Dyslexia is a learning disorder that affects around 17-20% of the population, making it the most common learning disorder. It is characterized by difficulty in reading, spelling, and writing, despite normal or above-average intelligence. If left undiagnosed and unsupported, dyslexia can significantly impact a child’s academic performance and self-esteem.
Understanding the difference between screening and assessment
So, how can we identify dyslexia early on? The first step is to understand the difference between screening and assessment.
Screening is a quick and informal process that helps identify students who may have a learning disorder, such as dyslexia. It is typically administered by a teacher or administrator and can be done in as little as 15 minutes.
An assessment, on the other hand, is a more in-depth and formal process that is conducted by a trained professional, such as a psychologist or learning specialist. It can take several hours to complete and is used to confirm a diagnosis of dyslexia.
Dyslexia screeners and assessments
There are several dyslexia screeners and assessments available, but it’s important to find one that contains the components needed to appropriately provide accurate results for the age and reading level of the student.
Some popular dyslexia screeners include Lexercise, Pearson: aimswebPlus, Amplify mCLASS with Dibels 8th Edition, and the Mississippi Dyslexia Therapy Association Dyslexia Screener in Association with William Carey University.
It’s important to note that dyslexia is a complex disorder, and there is no single assessment that can diagnose it. A comprehensive battery of tests should be utilized and include a thorough assessment of cognitive ability, oral language, perceptual ability, academic ability and behavior and attention.
Some commonly used assessments include:
- Woodcock-Johnson Tests of Achievement III (WJ-III), which is designed to identify reading and writing difficulties in reading, writing, and language skills, as well as an examination of the child’s cognitive, academic, and social-emotional functioning.
- Comprehensive Test of Phonological Processing 2- (CTOPP 2), which measures phonological awareness, phonological memory and rapid naming.
- Gray Oral Reading Test – 5th Edition (GORT), which is a norm-referenced test of oral reading rate, accuracy, fluency, and comprehension among children aged 6-18 years.
Providing appropriate intervention and support
Once a child has been diagnosed with dyslexia, the next step is to provide appropriate intervention and support. This should include specialized reading instruction that encompasses the Orton-Gillingham approach, which is designed specifically for children with dyslexia. It may also include accommodations, such as extra time for testing or the use of assistive technology, such as text-to-speech software.
The story of Melissa: A child struggling with reading
Imagine a young student named Melissa, who has always struggled with reading. Despite her parents’ and teachers’ efforts to help her improve, she continues to fall behind in his reading skills. Her parents become increasingly concerned and decide to have her screened for dyslexia.
The role of screening and assessment in identifying dyslexia
During the screening, Melissa is asked to segment, and blend spoken syllables, generate and recognize rhyming words, produce accurate sounds of the letters, and rapidly name objects, letters, or numbers. The results of the screening indicate that Melisa may have dyslexia, and her parents decide to have her assessed by a trained professional.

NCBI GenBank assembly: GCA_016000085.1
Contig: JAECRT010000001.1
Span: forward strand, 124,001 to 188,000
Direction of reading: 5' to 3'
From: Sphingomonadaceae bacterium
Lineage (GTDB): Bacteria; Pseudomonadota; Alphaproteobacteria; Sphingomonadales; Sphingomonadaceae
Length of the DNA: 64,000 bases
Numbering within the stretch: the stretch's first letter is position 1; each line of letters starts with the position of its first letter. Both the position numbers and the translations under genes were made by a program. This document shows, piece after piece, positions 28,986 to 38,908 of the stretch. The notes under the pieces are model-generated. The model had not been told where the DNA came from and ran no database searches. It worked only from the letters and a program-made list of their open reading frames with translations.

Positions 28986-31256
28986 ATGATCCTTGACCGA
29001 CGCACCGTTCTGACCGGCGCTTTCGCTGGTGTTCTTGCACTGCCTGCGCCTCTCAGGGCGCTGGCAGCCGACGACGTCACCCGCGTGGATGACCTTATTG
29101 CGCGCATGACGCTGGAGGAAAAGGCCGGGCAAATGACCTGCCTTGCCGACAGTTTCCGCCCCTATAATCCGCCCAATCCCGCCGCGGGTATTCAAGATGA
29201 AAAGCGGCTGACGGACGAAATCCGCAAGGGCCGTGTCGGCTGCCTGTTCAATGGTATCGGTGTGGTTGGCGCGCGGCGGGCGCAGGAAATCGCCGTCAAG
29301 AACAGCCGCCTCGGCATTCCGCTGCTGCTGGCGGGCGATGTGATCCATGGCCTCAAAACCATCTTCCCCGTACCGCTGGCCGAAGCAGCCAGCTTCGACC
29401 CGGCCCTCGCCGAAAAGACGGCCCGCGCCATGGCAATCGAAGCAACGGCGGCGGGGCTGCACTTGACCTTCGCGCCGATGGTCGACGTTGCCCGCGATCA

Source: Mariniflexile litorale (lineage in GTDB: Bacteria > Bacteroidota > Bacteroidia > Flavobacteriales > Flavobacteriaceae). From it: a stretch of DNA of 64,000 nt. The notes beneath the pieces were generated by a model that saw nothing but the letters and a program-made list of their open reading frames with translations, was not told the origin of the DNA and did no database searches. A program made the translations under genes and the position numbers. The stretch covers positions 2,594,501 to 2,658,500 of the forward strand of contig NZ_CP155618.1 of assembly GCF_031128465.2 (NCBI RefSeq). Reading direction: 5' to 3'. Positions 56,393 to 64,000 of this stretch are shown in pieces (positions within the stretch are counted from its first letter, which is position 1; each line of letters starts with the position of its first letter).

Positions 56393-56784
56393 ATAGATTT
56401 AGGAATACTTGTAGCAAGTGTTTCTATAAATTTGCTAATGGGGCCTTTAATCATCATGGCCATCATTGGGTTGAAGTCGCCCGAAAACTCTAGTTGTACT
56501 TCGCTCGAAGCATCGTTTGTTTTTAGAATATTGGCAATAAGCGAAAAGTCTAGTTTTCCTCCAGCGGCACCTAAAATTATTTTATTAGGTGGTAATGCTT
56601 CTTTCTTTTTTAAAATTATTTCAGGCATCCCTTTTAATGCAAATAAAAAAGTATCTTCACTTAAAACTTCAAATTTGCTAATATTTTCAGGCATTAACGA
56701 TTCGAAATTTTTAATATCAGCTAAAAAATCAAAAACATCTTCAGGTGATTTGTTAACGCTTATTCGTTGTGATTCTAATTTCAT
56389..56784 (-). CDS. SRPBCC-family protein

The assessment for Melissa took several hours; it included a thorough examination of her reading, writing, and language skills, as well as her cognitive, academic, and social-emotional functioning. The assessment results confirmed that Melissa has dyslexia.
Implementing Orton-Gillingham-based reading instruction and accommodations
With this confirmation, Melissa’s parents and teachers worked together to provide her with the support she needed to succeed. They implemented an Orton-Gillingham-based reading program tailored specifically for students with reading disorders such as dyslexia. And provided her with accommodations such as extra time for testing and the use of assistive technology, such as text-to-speech software.
The positive impact of support on melissa’s reading and self-esteem
With the right support and intervention, Melissa’s reading skills began to improve. She was able to read with more accuracy and fluency, which led to an increase in her comprehension. And keep up with her peers in class, and her self-esteem improved as she was able to read and understand the books that her classmates were reading, which helped her feel more included and less left out.
The importance of early identification
It’s essential to remember that early identification and intervention are key to helping children with dyslexia succeed in school and in life. Melissa’s story is just one example of how early identification and intervention can make a big difference in the life of a child with dyslexia.
The importance of collaboration between parents, educators and administrators
By understanding the difference between screening and assessment and knowing what options are available, we can work together to ensure that children with dyslexia receive the support they need to reach their full potential.
Conclusion and next steps for parents, educators, and administrators
In conclusion, dyslexia is a common learning disorder that can have a significant impact on a child’s academic performance and self-esteem. Screening and assessment are important tools in identifying dyslexia early on, and providing appropriate intervention and support can make a big difference in a child’s success in school and in life.
It is important that teachers, parents, and administrators work together to support children with dyslexia to ensure they reach their full potential.